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How Have Shaka Smart’s Teams Responded To Expectations In The Past?

2023-24 will be the first Marquette team under Smart’s guidance with real expectations attached to them. How have his teams dealt with that in the past?

Xavier v Marquette Photo by Mitchell Layton/Getty Images

When Shaka Smart first arrived at Marquette in the spring of 2021, he had a pretty low bar set for him. At that point, Marquette fans just wanted to see the team be better than the sub-.500 team that they watched the previous season, which was MU’s first losing season since 2014 and just the second one since the beginning of the 21st century. Smart’s first Golden Eagles squad was picked to finish 9th in the Big East, but they easily surpassed that and by March 2022, they earned the program’s first NCAA tournament bid since 2019.

With the losses of Justin Lewis to the NBA Draft and the end of eligibility for Darryl Morsell and Kur Kuath between Smart’s first and second season, Year Two’s expectations from the fanbase weren’t particularly high. I feel safe saying that MU fans thought the team would be better than the second straight 9th place projection from the Big East coaches, but even the most optimistic view, the most blue-and-gold-colored-glasses view, topped out somewhere around “all the pieces fit together and they make the NCAA tournament easily, maybe easier than the year before.” That goal was shot right past with a 11-1 run to close the regular season, an outright Big East regular season title, and a Big East conference tournament title, both of which were firsts for the Golden Eagles, and the best NCAA tournament seed in program history.

In other words, Shaka Smart has done nothing but put smiles on faces for two straight seasons, at least in terms of surpassing what both outsiders and Marquette fans thought was the best case scenario for the two teams that he’s coached in Milwaukee.

That brings us to the 2023-24 season, Smart’s third go-round in the big chair on the sideline. The big time expectations started for Marquette as soon as UConn wrapped up their national championship, as all the major talking heads installed the Golden Eagles as, at worst, one of the five best teams in the country. Now, maybe some transfers elsewhere in the landscape and some unexpected draft decisions changed that, but the fact remains that Marquette stands poised to be picked to 1) win the Big East and 2) compete for a national championship.

Which raises a question: How have Shaka Smart and his teams responded to expectations throughout his career?

Well, let’s go look, shall we?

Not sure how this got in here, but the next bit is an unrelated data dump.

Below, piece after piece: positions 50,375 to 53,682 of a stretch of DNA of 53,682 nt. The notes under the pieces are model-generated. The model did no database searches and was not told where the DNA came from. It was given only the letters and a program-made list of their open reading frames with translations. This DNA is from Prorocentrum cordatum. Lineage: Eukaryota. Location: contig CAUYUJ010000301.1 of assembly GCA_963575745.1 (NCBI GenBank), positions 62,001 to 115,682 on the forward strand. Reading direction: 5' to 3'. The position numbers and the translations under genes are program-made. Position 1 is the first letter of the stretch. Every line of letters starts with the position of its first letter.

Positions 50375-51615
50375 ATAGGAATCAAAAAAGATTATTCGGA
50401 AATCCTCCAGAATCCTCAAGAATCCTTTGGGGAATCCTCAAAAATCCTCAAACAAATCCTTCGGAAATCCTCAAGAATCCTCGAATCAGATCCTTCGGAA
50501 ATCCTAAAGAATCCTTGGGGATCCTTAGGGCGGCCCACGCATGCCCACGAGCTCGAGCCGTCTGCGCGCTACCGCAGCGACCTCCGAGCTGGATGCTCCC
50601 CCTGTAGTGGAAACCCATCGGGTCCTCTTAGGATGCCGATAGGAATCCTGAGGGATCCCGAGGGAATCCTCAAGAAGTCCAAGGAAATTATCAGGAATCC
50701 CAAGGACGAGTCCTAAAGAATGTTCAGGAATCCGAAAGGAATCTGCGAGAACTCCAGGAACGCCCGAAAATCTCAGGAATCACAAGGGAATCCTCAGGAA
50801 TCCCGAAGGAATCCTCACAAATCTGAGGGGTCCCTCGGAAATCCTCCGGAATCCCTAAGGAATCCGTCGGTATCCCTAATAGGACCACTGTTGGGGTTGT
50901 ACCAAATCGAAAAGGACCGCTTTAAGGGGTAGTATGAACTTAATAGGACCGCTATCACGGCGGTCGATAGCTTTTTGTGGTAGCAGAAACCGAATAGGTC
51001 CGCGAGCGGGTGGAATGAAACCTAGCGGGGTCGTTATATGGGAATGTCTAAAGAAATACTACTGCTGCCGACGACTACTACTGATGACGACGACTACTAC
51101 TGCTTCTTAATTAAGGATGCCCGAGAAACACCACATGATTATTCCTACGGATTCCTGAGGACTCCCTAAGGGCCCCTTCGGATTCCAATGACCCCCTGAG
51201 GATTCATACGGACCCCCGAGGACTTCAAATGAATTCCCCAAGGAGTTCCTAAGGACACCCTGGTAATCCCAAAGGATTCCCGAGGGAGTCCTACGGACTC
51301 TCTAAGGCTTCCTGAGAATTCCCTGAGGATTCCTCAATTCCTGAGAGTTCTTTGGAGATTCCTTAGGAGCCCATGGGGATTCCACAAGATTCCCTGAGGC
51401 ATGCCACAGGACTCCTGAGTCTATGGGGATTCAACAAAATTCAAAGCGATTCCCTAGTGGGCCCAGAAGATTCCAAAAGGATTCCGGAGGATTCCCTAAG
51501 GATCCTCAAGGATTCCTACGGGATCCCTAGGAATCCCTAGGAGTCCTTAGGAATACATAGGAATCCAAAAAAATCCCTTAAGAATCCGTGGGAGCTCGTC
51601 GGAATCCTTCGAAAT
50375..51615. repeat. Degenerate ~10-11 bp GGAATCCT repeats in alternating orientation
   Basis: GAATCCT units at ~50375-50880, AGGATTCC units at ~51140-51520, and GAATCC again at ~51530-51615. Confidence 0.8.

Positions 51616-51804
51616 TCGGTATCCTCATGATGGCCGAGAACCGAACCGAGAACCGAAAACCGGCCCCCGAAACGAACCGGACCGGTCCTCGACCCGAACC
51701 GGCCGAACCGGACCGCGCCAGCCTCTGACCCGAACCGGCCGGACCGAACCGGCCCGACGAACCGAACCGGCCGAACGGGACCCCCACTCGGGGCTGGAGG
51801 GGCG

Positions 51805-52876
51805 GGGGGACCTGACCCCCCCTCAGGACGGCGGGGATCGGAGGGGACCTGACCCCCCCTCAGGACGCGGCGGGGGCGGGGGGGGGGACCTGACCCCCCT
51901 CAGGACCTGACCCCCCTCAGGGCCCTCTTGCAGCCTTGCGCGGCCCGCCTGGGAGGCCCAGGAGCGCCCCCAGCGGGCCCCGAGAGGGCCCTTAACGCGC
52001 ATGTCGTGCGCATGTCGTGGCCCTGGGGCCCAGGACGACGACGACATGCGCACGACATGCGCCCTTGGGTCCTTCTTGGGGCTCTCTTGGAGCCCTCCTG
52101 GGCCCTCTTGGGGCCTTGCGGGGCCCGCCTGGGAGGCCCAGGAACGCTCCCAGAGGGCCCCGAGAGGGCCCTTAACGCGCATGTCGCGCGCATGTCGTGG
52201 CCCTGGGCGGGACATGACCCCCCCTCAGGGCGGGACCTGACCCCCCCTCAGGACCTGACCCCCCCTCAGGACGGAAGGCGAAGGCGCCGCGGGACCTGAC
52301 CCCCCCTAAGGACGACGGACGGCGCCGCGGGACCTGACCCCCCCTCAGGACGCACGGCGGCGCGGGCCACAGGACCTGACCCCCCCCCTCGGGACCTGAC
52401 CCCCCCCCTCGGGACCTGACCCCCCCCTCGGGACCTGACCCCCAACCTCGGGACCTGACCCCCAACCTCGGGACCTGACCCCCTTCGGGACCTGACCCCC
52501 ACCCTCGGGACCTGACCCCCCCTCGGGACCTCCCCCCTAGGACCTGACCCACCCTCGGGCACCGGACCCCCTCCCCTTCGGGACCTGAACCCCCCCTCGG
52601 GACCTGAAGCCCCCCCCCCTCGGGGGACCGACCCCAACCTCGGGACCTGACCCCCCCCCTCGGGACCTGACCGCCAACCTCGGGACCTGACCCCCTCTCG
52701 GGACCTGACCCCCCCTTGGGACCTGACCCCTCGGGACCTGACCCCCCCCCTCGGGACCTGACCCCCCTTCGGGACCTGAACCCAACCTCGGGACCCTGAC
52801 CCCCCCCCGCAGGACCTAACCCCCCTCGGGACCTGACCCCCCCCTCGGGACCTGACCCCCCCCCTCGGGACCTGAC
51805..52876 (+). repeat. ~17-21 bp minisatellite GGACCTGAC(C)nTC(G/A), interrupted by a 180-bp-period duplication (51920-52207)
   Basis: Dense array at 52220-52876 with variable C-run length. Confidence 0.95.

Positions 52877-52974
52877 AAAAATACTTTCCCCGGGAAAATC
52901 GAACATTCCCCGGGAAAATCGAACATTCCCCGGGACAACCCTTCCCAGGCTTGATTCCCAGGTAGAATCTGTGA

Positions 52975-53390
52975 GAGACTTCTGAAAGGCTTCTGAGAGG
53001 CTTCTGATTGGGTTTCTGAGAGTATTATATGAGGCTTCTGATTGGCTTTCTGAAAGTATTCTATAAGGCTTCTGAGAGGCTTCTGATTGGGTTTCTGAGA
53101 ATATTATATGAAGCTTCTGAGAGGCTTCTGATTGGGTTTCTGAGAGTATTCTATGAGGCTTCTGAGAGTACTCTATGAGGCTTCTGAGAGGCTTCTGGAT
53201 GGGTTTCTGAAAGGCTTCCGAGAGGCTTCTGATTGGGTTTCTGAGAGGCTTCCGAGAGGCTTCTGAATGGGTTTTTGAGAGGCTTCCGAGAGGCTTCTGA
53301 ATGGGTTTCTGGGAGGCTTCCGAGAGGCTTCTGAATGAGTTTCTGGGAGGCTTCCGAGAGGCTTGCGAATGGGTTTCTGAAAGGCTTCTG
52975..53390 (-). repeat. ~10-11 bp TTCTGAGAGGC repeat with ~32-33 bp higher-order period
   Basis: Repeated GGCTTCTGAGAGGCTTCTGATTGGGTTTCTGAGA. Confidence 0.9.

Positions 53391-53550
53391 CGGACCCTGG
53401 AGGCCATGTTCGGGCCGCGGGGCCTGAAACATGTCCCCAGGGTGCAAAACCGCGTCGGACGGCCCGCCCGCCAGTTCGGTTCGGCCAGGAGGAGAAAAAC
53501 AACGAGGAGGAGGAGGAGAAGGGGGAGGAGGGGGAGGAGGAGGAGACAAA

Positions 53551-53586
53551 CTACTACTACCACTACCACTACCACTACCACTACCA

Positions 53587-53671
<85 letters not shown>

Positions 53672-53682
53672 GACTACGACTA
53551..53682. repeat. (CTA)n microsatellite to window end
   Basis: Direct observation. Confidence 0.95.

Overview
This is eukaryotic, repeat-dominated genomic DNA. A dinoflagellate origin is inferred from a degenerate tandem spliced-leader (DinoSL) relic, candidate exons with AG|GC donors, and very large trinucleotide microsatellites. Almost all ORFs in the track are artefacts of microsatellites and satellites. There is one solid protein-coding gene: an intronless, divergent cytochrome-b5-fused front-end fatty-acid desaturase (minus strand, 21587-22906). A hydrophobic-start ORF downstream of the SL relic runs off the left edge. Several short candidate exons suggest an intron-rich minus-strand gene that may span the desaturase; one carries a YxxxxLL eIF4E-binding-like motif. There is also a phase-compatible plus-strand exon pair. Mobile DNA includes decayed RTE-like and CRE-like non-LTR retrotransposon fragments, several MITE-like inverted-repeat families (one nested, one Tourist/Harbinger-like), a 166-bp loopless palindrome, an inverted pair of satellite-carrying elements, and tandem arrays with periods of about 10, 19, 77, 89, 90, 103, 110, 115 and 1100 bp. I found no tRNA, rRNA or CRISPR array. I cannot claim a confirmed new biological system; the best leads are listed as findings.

Picked: 3rd out of 12 in the CAA
Result: Tied for 5th, won the tiebreaker for the conference tournament, lost in the semifinals, won the CBI by beating Saint Louis 2-0 in a best out of three series

I’m going to call this meeting expectations, as they were only one game back in the CAA standings since there was a tie for third and they had to win five straight games, including the first one and the last one on the road, to win the CBI in Smart’s first year as a head coach at any level.


Picked: 3rd out of 12 in the CAA
Result: 4th, lost in the conference title game, got an at-large bid to the NCAA tournament as a #11 seed in the First Four, went to the Final Four

The at-large bid was pinned on a neutral site win over UCLA at Madison Square Garden and a late season BracketBusters (kids, ask your parents about Bracket Busters) road win over Wichita State. I’m actually going to call this failing to meet expectations. The Rams finished two games back of a tie for second place in the CAA standings, but that’s on them. They were 10-1 on January 29th, then lost to a Northeastern team that finished the year 11-20, then closed the regular season on a 2-5 stretch in league play with the Wichita State game giving them a victory amongst four straight CAA losses. An amazing end to the year overall, but they nearly played their way out of the tournament, too.


Picked: 3rd out of 12 in the CAA
Result: 2nd, one game behind Drexel, won the conference tournament by beating Drexel, advanced to the second round of the NCAA tournament as a #12 seed

The Rams entered the postseason on a 14-1 run after starting out CAA action 2-2, and then stacked up four more wins before falling to #4 seeded Indiana in the second round. An admirable follow up to something of a miracle Final Four run, and obviously surpassing expectation for the season.


Picked: 3rd out of 16 in the Atlantic 10
Result: 2nd, one game behind Saint Louis, lost the conference title game to SLU, got an at-large bid to the NCAA tournament as a #5 seed, advanced to the second round

Let’s call this one narrowly exceeding expectations, but it’s meeting the expectations at worst. In their first year in the Atlantic 10, VCU was expected to be a power player right out of the gate and they were, rattling off an 18-2 stretch at one point of the season. You can’t really fault them for their NCAA tournament loss, as that was to the Michigan team that lost to Louisville in the national championship game.


Picked: 1st out of 13 in the Atlantic 10, ranked #14 in the preseason AP poll
Result: 2nd, one game behind Saint Louis, lost to Saint Joseph’s in the conference title game, lost in overtime in the first round of the NCAA tournament as a #5 seed

VCU got a little bit screwed by the AP voters early in the season, as they lost games to Florida State and Georgetown in a Holiday Week event and went from #10 to unranked. Absurd. They went 20-5 after that to get themselves back into the poll heading into the A-10 tourney. I’m calling this meeting expectations, as they split the season series with Saint Louis and lost narrowly to Saint Joe’s twice, including that conference title game. Losing to the Thomas Walkup Stephen F. Austin squad in the NCAAs is a little awkward, but we’re trying to measure a 35 game season here.


Picked: 1st out of 14 in the Atlantic 10, ranked #15 in the preseason AP poll